Myra Pearson, who has died aged 59, was one of Scottish education's leading advocates and thinkers.
Her influence helped to shape the development of the teaching profession as it embraced the 21st century and her leadership at Aberdeen University created a model of teaching education.
At the heart of her philosophy was always the conviction that education was about children and those who did not agree discovered that she could be a forthright and assertive opponent. She also demanded, and displayed, high standards, demonstrating an incredible drive and commitment that others could not help but admire.
It helped too that she had a wide-ranging experience of her subject, starting as a relatively timid but intense young teacher and rising to Dean of the School of Education at Aberdeen, plus a period at the General Teaching Council for Scotland.
Born in St Andrews, she was an academic from a young age and was educated at the town's Madras College before embarking on teacher training at Aberdeen College of Education.
Her first post, in 1975, took her to Kilmarnock and Silverwood Primary School where she was a class teacher for nine years before becoming a staff tutor with Strathclyde Regional Council. A year later she had moved to Annick Primary, in Irvine, as assistant head teacher, and the following year she left to take a post as a lecturer in the primary education department Glasgow's Jordanhill College of Education .
During her 15 years at Jordanhill, later part of Strathclyde University, she was co-ordinator for the post-graduate Certificate in Education, co-director of its Professional Development Unit and Associate Dean, responsible for developing post-graduate programmes.
She was also involved in running the business The Scottish Primary Mathematics Group, authoring and publishing mathematics materials, and gained an MBA from Strathclyde Graduate Business School.
In 2001 she was appointed to the General Teaching Council of Scotland as depute registrar (education) where she was recognised as one of the key factors in helping the GTCS achieve success at home and abroad. She was involved in developing the Standards for Full Registration, for Chartered Teacher and for Headship plus the Certificate for Professional Recognition. And she was the officer responsible for introducing and developing a new probation system for Scottish teachers.
One of her greatest strengths was her ability to take a brief and translate it into a high quality educational paper. She worked quickly, enthusiastically and with a shrewd understanding of the political system and how it worked in relation to education. In essence, she led from the front.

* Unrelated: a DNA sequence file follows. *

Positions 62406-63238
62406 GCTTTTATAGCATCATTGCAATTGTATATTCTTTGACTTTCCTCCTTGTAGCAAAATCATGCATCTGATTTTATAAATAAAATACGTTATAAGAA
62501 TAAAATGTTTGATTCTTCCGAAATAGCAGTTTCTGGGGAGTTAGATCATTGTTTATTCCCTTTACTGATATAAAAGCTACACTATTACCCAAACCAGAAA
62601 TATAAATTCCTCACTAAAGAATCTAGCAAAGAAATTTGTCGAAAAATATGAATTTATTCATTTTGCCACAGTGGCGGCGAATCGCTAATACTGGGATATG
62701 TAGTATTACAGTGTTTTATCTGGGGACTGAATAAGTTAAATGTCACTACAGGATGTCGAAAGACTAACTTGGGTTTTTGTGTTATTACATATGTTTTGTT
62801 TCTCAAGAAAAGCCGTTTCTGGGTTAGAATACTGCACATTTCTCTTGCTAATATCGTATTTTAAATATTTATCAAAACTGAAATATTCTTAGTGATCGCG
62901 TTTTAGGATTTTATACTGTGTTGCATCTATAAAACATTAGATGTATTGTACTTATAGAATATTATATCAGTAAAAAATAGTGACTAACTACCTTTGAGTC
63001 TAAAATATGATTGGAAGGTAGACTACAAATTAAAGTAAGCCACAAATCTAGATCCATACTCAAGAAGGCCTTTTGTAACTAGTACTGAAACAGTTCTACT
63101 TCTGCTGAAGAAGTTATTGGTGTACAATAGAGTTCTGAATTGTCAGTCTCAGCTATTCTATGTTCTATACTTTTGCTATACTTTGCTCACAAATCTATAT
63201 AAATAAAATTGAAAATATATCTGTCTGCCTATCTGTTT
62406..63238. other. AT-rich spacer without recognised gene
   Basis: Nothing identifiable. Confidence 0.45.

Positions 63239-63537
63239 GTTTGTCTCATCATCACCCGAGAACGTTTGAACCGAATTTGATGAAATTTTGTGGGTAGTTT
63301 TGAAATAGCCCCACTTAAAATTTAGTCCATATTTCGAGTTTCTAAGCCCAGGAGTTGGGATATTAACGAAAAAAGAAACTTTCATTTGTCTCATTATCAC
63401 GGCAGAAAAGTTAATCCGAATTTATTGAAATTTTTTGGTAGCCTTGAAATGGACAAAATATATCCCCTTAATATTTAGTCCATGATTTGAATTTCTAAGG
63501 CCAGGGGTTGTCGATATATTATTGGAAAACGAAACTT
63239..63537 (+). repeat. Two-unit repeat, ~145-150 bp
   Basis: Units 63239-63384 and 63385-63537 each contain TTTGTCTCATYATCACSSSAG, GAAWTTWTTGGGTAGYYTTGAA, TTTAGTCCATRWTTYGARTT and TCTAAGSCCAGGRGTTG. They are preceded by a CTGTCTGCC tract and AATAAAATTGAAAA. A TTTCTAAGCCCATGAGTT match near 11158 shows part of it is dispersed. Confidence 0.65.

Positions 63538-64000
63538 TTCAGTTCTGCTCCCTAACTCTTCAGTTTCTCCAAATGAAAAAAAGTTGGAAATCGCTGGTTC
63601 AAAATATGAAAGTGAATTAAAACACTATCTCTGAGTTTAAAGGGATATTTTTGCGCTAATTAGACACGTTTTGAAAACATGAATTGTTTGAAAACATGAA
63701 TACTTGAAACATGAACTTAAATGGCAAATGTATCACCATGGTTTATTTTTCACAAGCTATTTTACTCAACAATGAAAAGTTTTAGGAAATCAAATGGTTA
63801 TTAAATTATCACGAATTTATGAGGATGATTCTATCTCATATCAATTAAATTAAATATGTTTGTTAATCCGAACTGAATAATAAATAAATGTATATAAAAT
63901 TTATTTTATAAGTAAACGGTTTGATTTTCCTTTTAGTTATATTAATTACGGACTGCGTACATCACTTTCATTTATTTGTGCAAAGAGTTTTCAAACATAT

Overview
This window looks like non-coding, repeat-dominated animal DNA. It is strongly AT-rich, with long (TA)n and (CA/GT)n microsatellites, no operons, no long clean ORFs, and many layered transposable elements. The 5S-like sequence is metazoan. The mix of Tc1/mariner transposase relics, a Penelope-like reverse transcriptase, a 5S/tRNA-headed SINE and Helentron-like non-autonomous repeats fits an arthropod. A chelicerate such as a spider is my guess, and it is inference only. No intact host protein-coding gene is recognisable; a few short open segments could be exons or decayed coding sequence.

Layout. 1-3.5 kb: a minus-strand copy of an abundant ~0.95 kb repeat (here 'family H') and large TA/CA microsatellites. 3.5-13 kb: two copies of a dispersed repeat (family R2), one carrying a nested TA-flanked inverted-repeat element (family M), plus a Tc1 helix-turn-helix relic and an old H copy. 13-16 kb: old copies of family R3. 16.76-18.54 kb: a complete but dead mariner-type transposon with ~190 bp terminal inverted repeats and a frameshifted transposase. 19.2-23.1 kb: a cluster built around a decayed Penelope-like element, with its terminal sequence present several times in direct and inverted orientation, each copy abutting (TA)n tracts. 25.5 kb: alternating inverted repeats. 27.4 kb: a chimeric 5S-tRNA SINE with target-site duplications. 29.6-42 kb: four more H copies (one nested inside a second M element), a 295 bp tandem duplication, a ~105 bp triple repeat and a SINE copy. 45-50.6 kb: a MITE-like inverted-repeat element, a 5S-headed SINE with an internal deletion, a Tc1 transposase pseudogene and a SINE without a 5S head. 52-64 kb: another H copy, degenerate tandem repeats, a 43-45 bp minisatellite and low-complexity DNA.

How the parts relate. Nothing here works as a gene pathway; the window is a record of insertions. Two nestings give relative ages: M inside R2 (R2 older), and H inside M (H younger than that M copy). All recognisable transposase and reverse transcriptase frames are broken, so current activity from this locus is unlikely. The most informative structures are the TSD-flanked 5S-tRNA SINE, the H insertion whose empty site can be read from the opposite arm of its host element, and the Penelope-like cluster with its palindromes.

When she moved to Aberdeen in 2006, as head of Aberdeen University's School of Education, the institution was just embarking a new approach to initial teacher education. There she developed the idea and brought together a national panel to advise her own team.
"Under Myra's leadership the school's teacher education provision became a model for other universities," said Professor Margaret Ross, head of the College of Arts and Social Sciences.
"She supported colleagues in the school to grow their skills and was a tremendous advocate for the school in the college and wider university. Having been involved in international exchanges in education and teacher education, she widened the School's international activities and took a 'can do' approach to many new ideas."
They included championing an alternative approach to dyslexia and inclusion in education which, has since been adopted elsewhere in Europe, and playing a key role in providing a three-year consultancy in Botswana as well as developing collaborative partnerships with other education institutions and agencies here and overseas from China to the United States.
Latterly she chaired the Scottish Teacher Education Committee and was a member of the Curriculum for Excellence Management Board. She retired early, in 2010, while suffering leukaemia and was awarded the OBE for services to higher education in the 2011 New Year's Honours list.
A witty, intelligent and innovative woman with a dry and wry sense of humour she fought her illness courageously and with a characteristically positive attitude.
Her former colleague at the GCTS, Matthew MacIver said: "Myra's early death has been a huge loss for all of us who inhabit the educational village in Scotland. We have lost someone whose commitment to Scottish education was unwavering."
She is survived by her husband Brian Twiddle, siblings Arlyn and Ian and her extended family.